The maximum amount of leverage available depends on the amount of accrued interest. To calculate the maximum amount of leverage, the SBA will aggregate the SBIC’s total regulatory capital (i.e., private capital contributed to the SBIC) plus ten years of accrued interest on such principal.

Example: An Accrual SBIC with $100 million in regulatory capital may only be eligible for up to $118 million in leverage, assuming its forecasted accrued interest (at an assumed rate of 4%) over a ten-year period would be approximately $57 million.

Additional Management Team Qualifications

The SBA generally requires an applicant’s management team, among other things, to have investment experience as a principal with senior-level decision-making experience and a realized track record of successful investments in the targeted strategy. The SBA has added additional qualification requirements for SBIC applicants as part of the Final Rule. In evaluating the managers of an applicant, the SBA will now consider: (i) relevant industry operational experience, which may be combined with investment skill to demonstrate managerial capacity; and (ii) the managers’ experience in managing a regulated business (including an SBIC), as applicable. For applicants with past SBIC experience, the SBA also will consider performance qualifications, including: (i) an applicant’s operating experience, which when combined with an investment team’s prior relevant industry investing experience, will be seen as relevant to an applicant’s investment performance; and (ii) an applicant’s past adherence to statutory and regulatory SBIC requirements.

Streamlined Licensing for Subsequent Funds

The SBA also adopted several changes to streamline the licensing process. Under the Final Rule, SBIC applicants that have an active licensed SBIC may be eligible to submit a “Short-Form Subsequent Fund MAQ” if certain conditions are satisfied. Applicants seeking an expedited subsequent fund license must have two full years of operations from the date of licensing of the most recently licensed SBIC, and meet certain eligibility criteria, including:

  1. Same Strategy and Fund Size: The applicant’s targeted regulatory capital will be less than or equal to 133% of the size of the applicant’s most recently approved SBIC fund,2 and the asset class and investment strategy will be the same as the most recently approved SBIC fund;
  2. Consistent Partnership Dynamics and Firm Stability: No new limited partner will represent over 33% of the private capital of the applicant upon final closing, the two largest investors in the most recent SBIC fund have verbally committed to invest in the applicant, and there have been no material changes to the applicant’s firm;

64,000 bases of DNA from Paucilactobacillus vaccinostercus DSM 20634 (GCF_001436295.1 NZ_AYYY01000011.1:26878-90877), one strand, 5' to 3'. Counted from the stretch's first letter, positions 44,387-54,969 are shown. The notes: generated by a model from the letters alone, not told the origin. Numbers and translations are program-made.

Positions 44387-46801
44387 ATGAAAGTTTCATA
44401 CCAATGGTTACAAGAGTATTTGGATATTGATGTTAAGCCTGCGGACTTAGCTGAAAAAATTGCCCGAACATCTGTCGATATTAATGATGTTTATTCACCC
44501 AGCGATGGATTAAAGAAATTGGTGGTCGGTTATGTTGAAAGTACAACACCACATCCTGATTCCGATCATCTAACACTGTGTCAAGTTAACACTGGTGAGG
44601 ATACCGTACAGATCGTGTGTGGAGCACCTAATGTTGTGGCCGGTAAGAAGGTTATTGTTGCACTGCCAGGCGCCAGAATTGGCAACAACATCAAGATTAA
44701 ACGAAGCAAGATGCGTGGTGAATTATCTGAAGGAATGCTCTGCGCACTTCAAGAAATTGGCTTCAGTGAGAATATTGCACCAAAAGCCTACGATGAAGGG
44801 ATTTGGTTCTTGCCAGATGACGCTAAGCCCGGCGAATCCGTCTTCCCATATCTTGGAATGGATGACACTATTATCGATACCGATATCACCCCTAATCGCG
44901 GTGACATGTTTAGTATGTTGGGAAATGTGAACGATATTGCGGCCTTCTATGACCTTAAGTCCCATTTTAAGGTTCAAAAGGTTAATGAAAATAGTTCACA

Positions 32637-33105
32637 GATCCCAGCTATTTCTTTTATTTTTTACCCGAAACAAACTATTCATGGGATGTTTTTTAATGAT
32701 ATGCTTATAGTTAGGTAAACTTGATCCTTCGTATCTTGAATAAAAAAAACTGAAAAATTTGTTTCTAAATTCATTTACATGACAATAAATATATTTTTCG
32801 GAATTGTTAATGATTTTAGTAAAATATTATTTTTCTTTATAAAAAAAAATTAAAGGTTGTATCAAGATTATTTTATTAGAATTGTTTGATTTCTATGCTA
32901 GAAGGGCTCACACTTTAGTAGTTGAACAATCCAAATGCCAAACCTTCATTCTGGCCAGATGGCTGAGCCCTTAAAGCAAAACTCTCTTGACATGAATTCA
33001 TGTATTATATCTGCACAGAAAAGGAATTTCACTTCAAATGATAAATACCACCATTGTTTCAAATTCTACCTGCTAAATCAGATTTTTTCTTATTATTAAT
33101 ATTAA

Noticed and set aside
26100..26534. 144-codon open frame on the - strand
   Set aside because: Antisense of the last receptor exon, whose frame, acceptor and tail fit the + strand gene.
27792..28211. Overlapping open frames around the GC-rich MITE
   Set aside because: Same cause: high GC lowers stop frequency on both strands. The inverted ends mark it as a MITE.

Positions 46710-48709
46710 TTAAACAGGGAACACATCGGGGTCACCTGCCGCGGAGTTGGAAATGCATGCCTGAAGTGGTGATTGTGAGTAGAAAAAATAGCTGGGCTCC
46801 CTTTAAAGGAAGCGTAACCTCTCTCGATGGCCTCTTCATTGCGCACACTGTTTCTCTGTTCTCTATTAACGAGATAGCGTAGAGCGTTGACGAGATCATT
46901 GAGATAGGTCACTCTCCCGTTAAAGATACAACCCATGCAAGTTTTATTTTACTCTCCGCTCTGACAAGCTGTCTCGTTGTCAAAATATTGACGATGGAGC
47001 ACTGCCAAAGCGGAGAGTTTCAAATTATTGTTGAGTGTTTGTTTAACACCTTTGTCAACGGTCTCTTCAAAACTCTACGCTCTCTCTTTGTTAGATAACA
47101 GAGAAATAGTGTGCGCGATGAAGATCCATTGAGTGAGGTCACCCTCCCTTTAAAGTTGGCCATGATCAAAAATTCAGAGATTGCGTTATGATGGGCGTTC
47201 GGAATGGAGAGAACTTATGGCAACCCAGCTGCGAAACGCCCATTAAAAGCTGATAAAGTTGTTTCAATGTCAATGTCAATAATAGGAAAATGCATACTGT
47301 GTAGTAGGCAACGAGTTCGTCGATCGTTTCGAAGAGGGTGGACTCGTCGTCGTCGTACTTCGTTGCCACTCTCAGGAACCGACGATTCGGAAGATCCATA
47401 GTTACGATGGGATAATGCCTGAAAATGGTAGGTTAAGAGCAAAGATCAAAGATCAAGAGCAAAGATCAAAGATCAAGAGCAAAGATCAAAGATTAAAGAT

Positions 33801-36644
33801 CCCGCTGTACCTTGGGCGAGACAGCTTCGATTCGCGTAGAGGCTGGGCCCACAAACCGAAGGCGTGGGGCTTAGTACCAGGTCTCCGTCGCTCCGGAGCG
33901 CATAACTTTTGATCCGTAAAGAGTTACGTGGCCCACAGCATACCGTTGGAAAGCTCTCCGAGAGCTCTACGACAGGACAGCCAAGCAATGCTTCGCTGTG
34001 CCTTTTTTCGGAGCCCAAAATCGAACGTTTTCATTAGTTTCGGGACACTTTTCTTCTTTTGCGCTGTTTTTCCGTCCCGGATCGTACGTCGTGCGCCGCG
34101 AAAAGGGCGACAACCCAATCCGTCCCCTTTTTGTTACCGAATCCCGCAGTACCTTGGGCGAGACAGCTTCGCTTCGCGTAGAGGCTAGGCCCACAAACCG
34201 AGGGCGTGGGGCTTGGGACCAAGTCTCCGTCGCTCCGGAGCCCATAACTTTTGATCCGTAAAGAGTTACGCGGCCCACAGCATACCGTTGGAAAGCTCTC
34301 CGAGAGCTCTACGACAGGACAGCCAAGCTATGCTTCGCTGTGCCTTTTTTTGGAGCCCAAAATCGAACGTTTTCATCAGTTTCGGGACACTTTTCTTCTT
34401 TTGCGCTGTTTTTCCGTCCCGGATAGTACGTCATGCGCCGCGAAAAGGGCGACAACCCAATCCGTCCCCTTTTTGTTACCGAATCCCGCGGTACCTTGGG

3. Investment Performance Stability: The most recently approved SBIC fund’s net distributions to paid-in-capital/total value to paid-in-capital are at or above median vintage and strategy performance benchmarks, and the principals are not managing another SBIC fund that is in default;
  4. Consistent or Reduced Leverage Management: Requested leverage will be at or below the level of the most recently approved SBIC fund;
  5. Promotions from Within and Inclusive Equity: The applicant’s management has demonstrated commercially reasonable efforts to promote internal investment team talent from within the organization, and to share carried interest and/or management economics with promoted talent, or otherwise distribute economics equitably among the investment team; and
  6. Other Requirements. The applicant must satisfy the following additional criteria: (a) a clean regulatory history for its existing SBIC; (b) no FBI or IRS findings on a background check of the sponsoring entity and all principals of the most recent SBIC fund licensee; (c) no outstanding or unresolved material litigation matters involving allegations of dishonesty, fraud, or breach of fiduciary duty as to a prior licensee or certain individuals affiliated with the applicant; and (d) no outstanding tax liens on the principals applying to manage the licensee, the most recent or active licensee, or on the sponsoring entity of the licensee.